Chappell Roan’s The Rise and Fall of a Midwest Princess is the album all small town queers moving to a big city in their twenties for messy, juicy self-discovery need.
Ever since hearing Chappell Roan’s breakout hit “California” in 2020, I have been anxiously awaiting the fruits of her Los Angeles misadventures. Her debut album is an 80s-Madonna-inspired angsty glitter party that is unapologetically bratty in all its glorious bisexual chaos. Think of a more emotional Kim Petras with “Don’t be a drag, just be a queen” energy. It’s fun, it’s horny, it’s campy, it’s everything you needed as an early twenties queer.
Every single song on this album makes me want to throw on a puffy prom dress and hysterically dance around, but a few of the tracks pack a silk-glove punch. “Red Wine Supervova” is one of her top streamed songs on Spotify, which is a personal win for the queers because it’s easily one of her gayest songs: “I like / what you like / long hair (no bra) / It’s my type / You just told me / want me to fuck you / Baby I will ’cause I really want to” and later, “I heard you like magic / I got a wand and a rabbit.” COME ON. Why has no one thought of that innuendo before? She’s a queer genius.
“After Midnight” is for those of us who grew up with parents who told us “nothing good happens after midnight.” She proclaims “everything good happens after midnight,” and I agree. “Casual” lands particularly well with the relationship girlies. Have you ever had a thing with someone who insisted on a no-strings situation but…you’ve met their parents and their friends and have clothes at their house? Yeah, me too.
I cannot rave more about “Super Graphic Ultra Modern Girl.” It’s easily her most campy and dancey track. The song begins with her talking to us like she’s spilling the tea (“they say you should never waste a Friday night on a first date”), and she quickly vocalizes about boys who aren’t worth her time. It feels very similar to Lady Gaga’s “Born This Way,” which is a bold comparison, but I love Roan so much I’m willing to go there.
Immediately following this track is “HOT TO GO!” It’s horny cheerleading in a song. Videos of her performing it feature her making cheerleading arm gestures as she sings “H-O-T-T-O-G-O.” It’s the latest queerleader anthem. “My Kink is Karma” is a more mellow pop ballad for all of us who just want to see our ex struggle a little bit. We want to “use your distress as foreplay.”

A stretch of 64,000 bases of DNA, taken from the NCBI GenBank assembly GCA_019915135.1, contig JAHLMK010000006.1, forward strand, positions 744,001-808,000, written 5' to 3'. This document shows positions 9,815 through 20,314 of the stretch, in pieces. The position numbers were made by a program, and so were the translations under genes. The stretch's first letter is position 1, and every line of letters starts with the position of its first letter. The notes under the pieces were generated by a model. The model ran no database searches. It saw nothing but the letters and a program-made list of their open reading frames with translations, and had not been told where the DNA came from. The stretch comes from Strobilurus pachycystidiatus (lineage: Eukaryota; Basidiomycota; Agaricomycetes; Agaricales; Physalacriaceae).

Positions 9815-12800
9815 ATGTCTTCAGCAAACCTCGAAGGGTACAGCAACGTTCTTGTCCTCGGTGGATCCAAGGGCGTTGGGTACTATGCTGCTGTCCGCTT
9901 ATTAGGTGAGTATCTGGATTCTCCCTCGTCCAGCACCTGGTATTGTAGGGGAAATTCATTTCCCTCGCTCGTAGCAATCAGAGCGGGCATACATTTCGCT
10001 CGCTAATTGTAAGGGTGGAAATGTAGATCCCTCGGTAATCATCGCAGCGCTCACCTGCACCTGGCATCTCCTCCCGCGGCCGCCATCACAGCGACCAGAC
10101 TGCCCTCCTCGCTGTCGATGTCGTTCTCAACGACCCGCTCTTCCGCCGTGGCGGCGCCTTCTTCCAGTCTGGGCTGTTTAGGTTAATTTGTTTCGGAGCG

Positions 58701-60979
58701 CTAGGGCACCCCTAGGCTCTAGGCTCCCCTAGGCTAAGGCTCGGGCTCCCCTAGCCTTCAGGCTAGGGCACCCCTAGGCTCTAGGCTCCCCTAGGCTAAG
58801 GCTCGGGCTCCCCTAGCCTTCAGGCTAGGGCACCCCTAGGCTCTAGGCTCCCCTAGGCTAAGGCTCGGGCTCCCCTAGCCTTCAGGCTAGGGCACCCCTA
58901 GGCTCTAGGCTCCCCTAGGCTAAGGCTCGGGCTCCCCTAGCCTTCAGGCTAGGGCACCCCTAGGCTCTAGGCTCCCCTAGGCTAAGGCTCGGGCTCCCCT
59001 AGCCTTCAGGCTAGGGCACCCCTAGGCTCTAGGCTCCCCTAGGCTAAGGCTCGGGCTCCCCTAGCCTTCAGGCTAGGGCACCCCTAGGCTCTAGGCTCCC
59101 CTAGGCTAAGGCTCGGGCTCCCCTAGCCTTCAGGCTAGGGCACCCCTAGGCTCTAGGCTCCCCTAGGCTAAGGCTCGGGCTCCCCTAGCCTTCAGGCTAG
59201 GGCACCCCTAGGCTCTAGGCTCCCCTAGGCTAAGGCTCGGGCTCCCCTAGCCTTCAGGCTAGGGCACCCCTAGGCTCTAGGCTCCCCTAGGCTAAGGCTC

The two standout tracks on this album were both singles that served as Roan’s breakout pop artist moments. “Naked in Manhattan” was her first explicitly queer single: “boys suck and girls I’ve never tried.” She proceeds to tell us about getting naked with a girl in Manhattan. They “both have a crush on Regina George.” She sings of star signs, lip gloss, hairclips, and even admits they’re “an inch away from more than just friends.” And the second standout track “Pink Pony Girl” epitomizes the themes and sounds of the entire album.
The Rise and Fall of a Midwest Princess is THE album for the small town queer who feels a sense of duty to her family back home but moves to a big city to dance with drag queens and makeout with girls anyway. Even though it’s fun and seemingly superfluous, it’s profound in that she remembers where she comes from, honors that, and also claims her space as a queer person who needs to go discover herself. The entire theme of this album comes back to this idea, which is made apparent even in the title. She gives all of us, and herself, permission to love where we came from, leave to find ourselves, miss our hometowns, and love our new messy lives. While most of these tracks are certainly jams you might hear at a queer dance party, it really hits home for us fly-over state queers. After laughing, shouting, dancing, and crying along with Roan, all I can say is: Thank you for giving us messy Midwestern bisexuals something so unequivocally relatable.
You can stream The Rise and Fall of a Midwest Princess now, wherever you get your music. Additionally, I would HIGHLY recommend seeing her on her Midwest Princess Tour. All her music was made for performance and audience engagement, so if you need a good time or a release, see when she’s coming to your city.